Sunday, May 16, 2010

If the shoe fits...

The funny thing is that if shoes met the individual needs of the runner in a better fashion, this whole shod versus unshod discussion would become a moot point. However, that is a whole other rant for another day.

Another day has finally arrived. So let me attempt to tackle a very complex issue in the most distilled form of an explantion.

My first training shoes I ever owned for running were purchased in my second year of running for 2 bucks (1969). For the first year, I used my regular sneakers. Those running shoes had a canvas upper, narrow heel, flimsy arch, and no cushioning. Such characteristics are the complete antithesis to running shoes today. Yet somehow, I managed to run injury free for the almost 2 years I ran in that model. The same was true for all of my teammates. There were “luxury” trainers available from Adidas or Pumas. But, most of our pennies were saved to buy the spikes needed to race on the cinder tracks we had in that era. Meanwhile, the road racing groundswell was in the making. Distance Running news became Runner’s World Magazine. Bill Rodgers and Frank Shorter were the pied piper icons to fuel the emerging running boom fire. In the late 70’s RW did their first comprehensive shoe review. A human performance lab did several physical characteristic tests. Based on this data, the shoes were ranked from one to five stars. The idea was innovative and with good intentions. But we all know that many times the road race to hell is paved with good intentions. Sales of 5 star shoes skyrocketed while excellent shoes that didn’t test well were ranked 1 or 2 stars and were suddenly discontinued. For example, one test in the study measured absorption of energy of a weight dropped onto the heel of a shoe. So, here is the classic en vitro versus en vivo scientific principle. Measurements in the test tube in the lab do not reflect what is happening in the real world. This only measures initial impact in the shoe and says nothing about the angular velocities and peak and sustained forces on tendons, muscles, bones and ligaments in the human body. Shoes that were not right for many people flourished and led to the nuclear arms race of which company could produce the biggest attenuation of the initial impact force.

Dr. Daniel Leiberman’s recent studies point out that heel strike causes an initial impact transient, a nearly instantaneous and large increase in force that occurs as the heel comes to a sudden stop upon impacting the ground. The shoe reduces the force by about 10% and slows the rate of loading considerably. This, in addition to distributing the impact force over a larger area of the rearfoot, makes it comfortable to exaggerate heel strike leading to the en vivo stress on the human body.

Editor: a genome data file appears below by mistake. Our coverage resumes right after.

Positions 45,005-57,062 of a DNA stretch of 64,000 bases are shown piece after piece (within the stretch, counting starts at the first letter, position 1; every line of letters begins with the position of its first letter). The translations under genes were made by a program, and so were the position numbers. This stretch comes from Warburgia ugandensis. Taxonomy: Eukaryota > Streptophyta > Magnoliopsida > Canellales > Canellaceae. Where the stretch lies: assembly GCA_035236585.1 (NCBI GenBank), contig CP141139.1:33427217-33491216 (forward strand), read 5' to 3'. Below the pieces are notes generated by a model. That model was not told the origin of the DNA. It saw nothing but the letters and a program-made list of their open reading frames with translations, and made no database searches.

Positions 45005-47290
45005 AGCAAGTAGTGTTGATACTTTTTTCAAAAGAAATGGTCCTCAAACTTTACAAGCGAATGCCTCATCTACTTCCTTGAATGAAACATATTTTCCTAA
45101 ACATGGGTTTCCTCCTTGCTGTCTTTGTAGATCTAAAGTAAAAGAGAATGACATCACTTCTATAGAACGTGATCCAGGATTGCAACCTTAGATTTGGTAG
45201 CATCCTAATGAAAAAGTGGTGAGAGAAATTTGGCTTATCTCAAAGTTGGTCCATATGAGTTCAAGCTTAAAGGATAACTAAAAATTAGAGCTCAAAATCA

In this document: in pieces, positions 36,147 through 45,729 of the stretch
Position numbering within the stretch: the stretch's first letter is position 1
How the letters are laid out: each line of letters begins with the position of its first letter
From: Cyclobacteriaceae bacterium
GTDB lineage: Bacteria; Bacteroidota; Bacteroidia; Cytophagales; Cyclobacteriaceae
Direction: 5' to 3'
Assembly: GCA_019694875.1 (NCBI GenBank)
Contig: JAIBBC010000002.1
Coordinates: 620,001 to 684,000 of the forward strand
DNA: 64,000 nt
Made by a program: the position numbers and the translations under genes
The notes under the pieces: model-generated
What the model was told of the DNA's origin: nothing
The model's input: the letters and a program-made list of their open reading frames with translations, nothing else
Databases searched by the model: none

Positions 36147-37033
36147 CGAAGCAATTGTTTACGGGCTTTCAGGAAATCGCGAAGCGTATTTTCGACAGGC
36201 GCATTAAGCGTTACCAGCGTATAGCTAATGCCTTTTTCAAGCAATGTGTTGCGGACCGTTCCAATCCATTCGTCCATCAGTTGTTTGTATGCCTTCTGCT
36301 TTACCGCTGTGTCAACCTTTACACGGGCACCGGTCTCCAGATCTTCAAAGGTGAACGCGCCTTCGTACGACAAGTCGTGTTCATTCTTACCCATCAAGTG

Shoe reviews do not shoulder all the blame. The consumer who is enthralled with the latest gimmick fuels the diversion away from what is really best for them. Back in the 60’s, Keds had the magic wedge which “make you run faster and jump higher.” It quickly became apparent to shoe companies that you put an untested gimmick (a few weeks use by a wear tester at best) on the market. The Nike “air” is classic example of this. It was sealed gas tubes enclosed in a polyurethane midsole. The Tailwind was a successful selling shoe even though instability injuries were rampant with the shoe. The Columbia attempted to address this instability by added a more stable EVA, but like the spaceship Columbia in its ad, it too, crashed and burned. It took several renditions of the air gizmo before the bugs were worked all. If the consumer wasn't so willing to be the long term ginea pig for an idea they like, gimmicks and gizmos would be an insignificant factor.

Running shoes are supposed to protect the foot. However, running shoes are also a business. They are mostly part of huge publicly traded companies whose concerns are market share, sales, net profits, free cash flow, and everything that goes along with a myopic shareholder quarterly report.

This adds pressure to have shoes on the minimum number of lasts to accommodate the maximum number of people. Many companies copy another company's best selling lasts. This leads to less variation among the brands and even less models to address the subtle genetic diversity in all the feet out there. Not only at the corporate level but also the retail level where stores have only so much capital to stock their shelves. Improper fit leads to abnormal function.

Now add to the fact that Sport Trend magazine did a survey study in the late 80's and found that 80% of the running shoes purchased will never even be used for running.

You can see reasons for wayward goals and distractions of the health quality of running shoes. This is why the barefoot running community knows that unshod feet often outperform the latest couple hundred dollar smart shoe.

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